In 1850 Local surgeon William Penny-Brookes (1809 - 1895), who introduced physical education into British schools, inspired the fore-runner of the modern Olympic Games for the "promotion of moral, physical and intellectual improvement" and although the Game's venue is now decided by international committee rather than by the Wenlock Olympian Society, we still hold our own Olympics here every July - the other Olympics are also doing quite well too!
"The old woman's" race for a pound of tea may yet be re-introduced!
William Penny Brookes vision for the Olympic Games is hailed as one of modern sports greatest achievements. Of course, Baron de Coubertin was inspired to create the global event after a visit to the games in Much Wenlock.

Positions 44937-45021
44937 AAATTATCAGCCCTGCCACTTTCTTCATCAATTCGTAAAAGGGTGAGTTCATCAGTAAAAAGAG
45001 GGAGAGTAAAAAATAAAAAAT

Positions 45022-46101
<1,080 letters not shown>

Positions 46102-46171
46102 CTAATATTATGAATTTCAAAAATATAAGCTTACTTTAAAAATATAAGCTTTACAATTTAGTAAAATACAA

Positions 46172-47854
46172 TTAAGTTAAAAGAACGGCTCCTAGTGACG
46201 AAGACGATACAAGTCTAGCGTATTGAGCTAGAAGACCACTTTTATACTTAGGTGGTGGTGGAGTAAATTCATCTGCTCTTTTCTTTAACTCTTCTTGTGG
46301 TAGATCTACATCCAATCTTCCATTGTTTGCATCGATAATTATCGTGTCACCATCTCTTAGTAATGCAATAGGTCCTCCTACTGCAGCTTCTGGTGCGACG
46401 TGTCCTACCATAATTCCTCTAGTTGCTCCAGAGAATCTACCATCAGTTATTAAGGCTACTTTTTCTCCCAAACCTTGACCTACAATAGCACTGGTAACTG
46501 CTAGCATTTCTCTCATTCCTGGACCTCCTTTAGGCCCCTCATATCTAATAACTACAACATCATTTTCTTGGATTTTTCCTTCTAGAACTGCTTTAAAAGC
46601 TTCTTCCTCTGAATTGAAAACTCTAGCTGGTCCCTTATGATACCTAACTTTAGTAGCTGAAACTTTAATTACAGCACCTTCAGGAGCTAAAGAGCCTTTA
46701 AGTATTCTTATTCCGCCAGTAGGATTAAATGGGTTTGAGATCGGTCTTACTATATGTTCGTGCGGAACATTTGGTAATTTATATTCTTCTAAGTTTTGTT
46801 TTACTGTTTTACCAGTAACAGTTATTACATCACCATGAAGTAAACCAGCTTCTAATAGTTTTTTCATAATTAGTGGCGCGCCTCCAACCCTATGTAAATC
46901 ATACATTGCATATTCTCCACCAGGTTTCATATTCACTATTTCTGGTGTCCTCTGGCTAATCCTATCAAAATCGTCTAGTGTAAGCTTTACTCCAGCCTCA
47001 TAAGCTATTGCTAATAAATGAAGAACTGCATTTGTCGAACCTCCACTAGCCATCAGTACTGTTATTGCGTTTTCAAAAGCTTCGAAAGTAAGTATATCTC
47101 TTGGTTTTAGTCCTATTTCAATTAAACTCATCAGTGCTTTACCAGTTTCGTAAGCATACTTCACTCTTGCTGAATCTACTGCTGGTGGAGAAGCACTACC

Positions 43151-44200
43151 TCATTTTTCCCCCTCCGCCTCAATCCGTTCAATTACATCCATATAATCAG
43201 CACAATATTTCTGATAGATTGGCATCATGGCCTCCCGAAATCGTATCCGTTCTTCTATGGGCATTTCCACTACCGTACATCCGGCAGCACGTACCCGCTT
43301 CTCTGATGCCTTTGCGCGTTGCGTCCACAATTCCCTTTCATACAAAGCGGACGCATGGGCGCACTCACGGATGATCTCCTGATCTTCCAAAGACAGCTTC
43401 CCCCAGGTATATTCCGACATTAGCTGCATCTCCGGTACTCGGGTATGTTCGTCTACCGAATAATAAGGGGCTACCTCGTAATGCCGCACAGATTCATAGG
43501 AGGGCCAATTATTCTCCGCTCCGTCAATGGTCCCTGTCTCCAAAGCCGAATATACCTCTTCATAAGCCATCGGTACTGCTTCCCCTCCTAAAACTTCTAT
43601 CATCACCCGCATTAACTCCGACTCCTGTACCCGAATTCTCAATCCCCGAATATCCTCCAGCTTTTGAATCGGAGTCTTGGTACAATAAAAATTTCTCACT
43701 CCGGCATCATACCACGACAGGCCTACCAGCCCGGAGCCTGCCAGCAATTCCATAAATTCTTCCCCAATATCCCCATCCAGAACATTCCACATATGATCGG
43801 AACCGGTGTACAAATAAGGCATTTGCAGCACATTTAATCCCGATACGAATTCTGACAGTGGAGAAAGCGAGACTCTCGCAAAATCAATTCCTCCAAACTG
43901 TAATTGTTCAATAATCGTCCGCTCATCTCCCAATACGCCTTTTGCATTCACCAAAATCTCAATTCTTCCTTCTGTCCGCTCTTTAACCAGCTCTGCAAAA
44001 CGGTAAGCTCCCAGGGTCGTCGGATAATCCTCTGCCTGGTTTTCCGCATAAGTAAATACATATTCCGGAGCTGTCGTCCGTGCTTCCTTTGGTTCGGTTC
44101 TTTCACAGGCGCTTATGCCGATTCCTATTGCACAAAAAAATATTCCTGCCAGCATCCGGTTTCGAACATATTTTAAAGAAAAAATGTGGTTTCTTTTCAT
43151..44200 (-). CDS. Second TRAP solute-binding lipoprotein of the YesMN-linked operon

Coubertin discussed how the Wenlock games might be translated on to a bigger, international stage.
The influential and wealthy Frenchman was suitably inspired and shared Brookes' dream of a modern, international games. The first games of the modern Olympics took place in Athens in 1896.
Juan Antonio Samaranch, then president of the International Olympic Committee (IOC), visited Much Wenlock in 1994 and laid a wreath at Brookes' grave.
"I came to pay homage and tribute to Dr Brookes, who really was the founder of the modern Olympic Games."